Winter makes road cycling risky, which means you will probably be spending a lot of time on your bike trainer, or a stationary bike, over the next couple of months. Cycling indoors can be very boring, but it helps to remember successful winter training always means more successful summer riding.
The key to keeping things interesting inside: intervals! Cycling at the same speed will only get you so far. If you want to improve your physical performance and prevent yourself from mindlessly pedaling the time away, you need to “train high and recover low,” which means ride at a heart rate of 165 to 180 for a few minutes and then have at least twice the time for active recovery at a heart rate of around 110 to 120 beats per minute. The change of rhythm is the important thing—it gives your body the opportunity to perform better and work more efficiently.
Here’s an interval workout you can do to make the indoor trainer a little more interesting. Crank up the Metallica and get ready to suffer!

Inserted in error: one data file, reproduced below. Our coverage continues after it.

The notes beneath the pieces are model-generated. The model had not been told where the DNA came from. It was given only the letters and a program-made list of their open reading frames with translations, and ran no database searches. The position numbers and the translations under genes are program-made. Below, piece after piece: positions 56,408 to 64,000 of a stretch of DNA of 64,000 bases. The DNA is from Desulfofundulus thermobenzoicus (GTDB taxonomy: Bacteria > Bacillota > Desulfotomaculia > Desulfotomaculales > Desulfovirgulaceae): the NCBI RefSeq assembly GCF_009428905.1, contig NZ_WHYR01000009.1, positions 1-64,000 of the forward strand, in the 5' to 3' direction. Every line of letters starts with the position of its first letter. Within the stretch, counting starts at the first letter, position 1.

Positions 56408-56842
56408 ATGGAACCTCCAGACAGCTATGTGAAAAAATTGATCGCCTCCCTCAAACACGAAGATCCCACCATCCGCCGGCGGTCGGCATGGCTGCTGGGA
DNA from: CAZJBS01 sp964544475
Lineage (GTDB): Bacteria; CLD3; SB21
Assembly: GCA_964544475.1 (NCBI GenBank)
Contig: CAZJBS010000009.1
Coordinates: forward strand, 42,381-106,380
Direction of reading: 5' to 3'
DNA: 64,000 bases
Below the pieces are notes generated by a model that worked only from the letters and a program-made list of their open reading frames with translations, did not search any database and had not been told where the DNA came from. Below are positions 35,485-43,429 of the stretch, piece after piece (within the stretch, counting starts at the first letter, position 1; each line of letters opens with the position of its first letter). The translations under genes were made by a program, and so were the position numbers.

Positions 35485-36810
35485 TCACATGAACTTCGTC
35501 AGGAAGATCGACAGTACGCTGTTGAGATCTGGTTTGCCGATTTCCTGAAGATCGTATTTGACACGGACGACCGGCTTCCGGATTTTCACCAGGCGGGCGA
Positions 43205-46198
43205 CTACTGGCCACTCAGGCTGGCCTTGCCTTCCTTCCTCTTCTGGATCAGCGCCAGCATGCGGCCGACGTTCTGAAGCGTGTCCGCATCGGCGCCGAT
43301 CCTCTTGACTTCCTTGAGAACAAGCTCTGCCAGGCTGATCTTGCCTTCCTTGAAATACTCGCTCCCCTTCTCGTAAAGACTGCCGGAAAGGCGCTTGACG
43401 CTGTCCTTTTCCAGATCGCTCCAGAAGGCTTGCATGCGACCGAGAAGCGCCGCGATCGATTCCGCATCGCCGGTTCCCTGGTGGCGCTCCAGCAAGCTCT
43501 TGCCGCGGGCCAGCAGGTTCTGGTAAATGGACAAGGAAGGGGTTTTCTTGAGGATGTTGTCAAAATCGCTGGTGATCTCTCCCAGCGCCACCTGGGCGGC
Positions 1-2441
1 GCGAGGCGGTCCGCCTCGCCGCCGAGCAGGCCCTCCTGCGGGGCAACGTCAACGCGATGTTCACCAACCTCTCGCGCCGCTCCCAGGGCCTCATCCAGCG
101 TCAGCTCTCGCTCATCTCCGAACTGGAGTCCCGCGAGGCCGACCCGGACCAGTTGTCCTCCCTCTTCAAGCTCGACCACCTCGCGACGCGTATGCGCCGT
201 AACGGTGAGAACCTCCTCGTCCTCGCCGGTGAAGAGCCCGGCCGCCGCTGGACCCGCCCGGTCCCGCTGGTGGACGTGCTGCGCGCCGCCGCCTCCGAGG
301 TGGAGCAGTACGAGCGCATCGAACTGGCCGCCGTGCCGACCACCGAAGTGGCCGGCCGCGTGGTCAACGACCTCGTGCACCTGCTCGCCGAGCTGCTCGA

Bike Trainer Intervals Workout
Warm Up by riding steady for 15 minutes to wake up your legs.
40/20 Intervals—Repeat 5 times
Perform these intervals with almost maximum load (basically, close-but-not-quite the maximum level of power that you can put out for 40 seconds), and close to your anaerobic threshold, the point just before your lactate production and lactate breakdown are no longer in balance.
- 40 seconds with 80 cadence
- 20 seconds with 100 cadence—no resistance
Easy Spinning for 10 minutes
Extra time on your hands? Repeat the 40/20 intervals one more time, and then finish the workout with a 5-minute cool down.
If you’re honest, and do this workout right, you will barely be able to manage the same power output on your last interval that you pushed out on your first one. And if you are completely out of power in the last second of your last interval, you did everything right. Remember: when your quads are complaining, bring out the secret weapon and shout, “Shut Up, Legs!”
How are you staying fit this season? Join the conversation!
This information is for educational purposes only and is not intended as a substitute for medical diagnosis or treatment. You should not use this information to diagnose or treat a health problem or condition. Always check with your doctor before changing your diet, altering your sleep habits, taking supplements, or starting a new fitness routine.